Having some central group decide who gets what sounds more inefficient. It is relative.
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April 10, 2012, 05:21:25 PM
 #25

Marxism , by it's own definition, seeks to establish a predominately communist society. 

In the broadest sense, Marxism posits that a communist society will emerge regardless.

But perhaps it is true that Marxism is not strictly relevant to the discussion at hand.  I'm not sure what Brits would call their social welfare system.  Technically it might be considered benevolent monarchism.  But that doesn't seem accurate.

Capitalism of course.

Their social welfare system?  Really?

Yes really.  Why - what would you call a system that is based on private enterprise?

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April 10, 2012, 05:45:17 PM
 #26

Quote
but you must admit that it sounds rather inefficient, that we have to fight about every little breadcrumb, right?
Having some central group decide who gets what sounds more inefficient. It is relative.
sure it is, but in some situations it could be useful, in a moment of crisis its way better to have a dictator, then a democracy, but right not im not suggesting that we should centralize control.
im only suggesting that we should share and be nice to each other, that's all.

"The whole problem with the world is that fools and fanatics are always so certain of themselves and wiser people so full of doubts." -Bertrand Russell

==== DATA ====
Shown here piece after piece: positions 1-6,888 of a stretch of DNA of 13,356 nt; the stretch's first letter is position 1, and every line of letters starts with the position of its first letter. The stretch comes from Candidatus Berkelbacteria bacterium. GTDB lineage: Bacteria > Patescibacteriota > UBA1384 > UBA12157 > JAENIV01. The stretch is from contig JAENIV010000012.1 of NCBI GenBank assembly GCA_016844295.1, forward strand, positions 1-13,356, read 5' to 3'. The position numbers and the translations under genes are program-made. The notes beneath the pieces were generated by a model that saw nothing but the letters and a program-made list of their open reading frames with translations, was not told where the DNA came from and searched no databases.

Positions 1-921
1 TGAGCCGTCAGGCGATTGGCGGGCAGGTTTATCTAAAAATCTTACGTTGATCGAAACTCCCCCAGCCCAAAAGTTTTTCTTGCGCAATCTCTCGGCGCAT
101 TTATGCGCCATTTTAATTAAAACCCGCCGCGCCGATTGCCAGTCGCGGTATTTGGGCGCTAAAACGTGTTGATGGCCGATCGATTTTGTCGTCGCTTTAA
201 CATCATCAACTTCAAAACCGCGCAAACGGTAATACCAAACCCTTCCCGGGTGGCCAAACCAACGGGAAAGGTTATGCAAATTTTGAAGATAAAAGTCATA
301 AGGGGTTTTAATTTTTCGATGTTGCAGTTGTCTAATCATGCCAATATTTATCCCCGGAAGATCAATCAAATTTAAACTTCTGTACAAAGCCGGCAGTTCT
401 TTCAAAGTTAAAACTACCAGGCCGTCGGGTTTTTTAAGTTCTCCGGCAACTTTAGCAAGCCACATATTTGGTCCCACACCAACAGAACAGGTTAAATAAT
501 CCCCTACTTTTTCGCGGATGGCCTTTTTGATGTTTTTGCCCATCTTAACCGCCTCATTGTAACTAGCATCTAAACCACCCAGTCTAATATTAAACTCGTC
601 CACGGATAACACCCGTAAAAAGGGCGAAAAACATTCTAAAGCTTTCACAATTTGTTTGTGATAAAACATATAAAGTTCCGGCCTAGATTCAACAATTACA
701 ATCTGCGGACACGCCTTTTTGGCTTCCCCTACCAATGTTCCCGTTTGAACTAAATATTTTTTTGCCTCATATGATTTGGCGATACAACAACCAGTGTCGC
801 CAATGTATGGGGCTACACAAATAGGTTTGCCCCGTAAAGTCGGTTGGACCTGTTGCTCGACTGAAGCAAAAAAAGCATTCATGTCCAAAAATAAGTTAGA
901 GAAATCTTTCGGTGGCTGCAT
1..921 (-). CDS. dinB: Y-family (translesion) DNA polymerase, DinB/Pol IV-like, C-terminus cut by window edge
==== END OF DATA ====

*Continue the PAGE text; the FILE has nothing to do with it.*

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April 10, 2012, 05:53:36 PM
 #27

Quote
but you must admit that it sounds rather inefficient, that we have to fight about every little breadcrumb, right?
Having some central group decide who gets what sounds more inefficient. It is relative.
sure it is, but in some situations it could be useful, in a moment of crisis its way better to have a dictator, then a democracy, but right not im not suggesting that we should centralize control.
im only suggesting that we should share and be nice to each other, that's all.

Don't you know people who are constantly being shared with and never share back? It is not even necessarily that they don't wish to share back, they just never have anything to share back because they repeatedly misuse the resources/opportunities that were shared with them and don't respond to social signals that they should change their ways. They need to "keep it real" or believe it is bad to "let other people change you".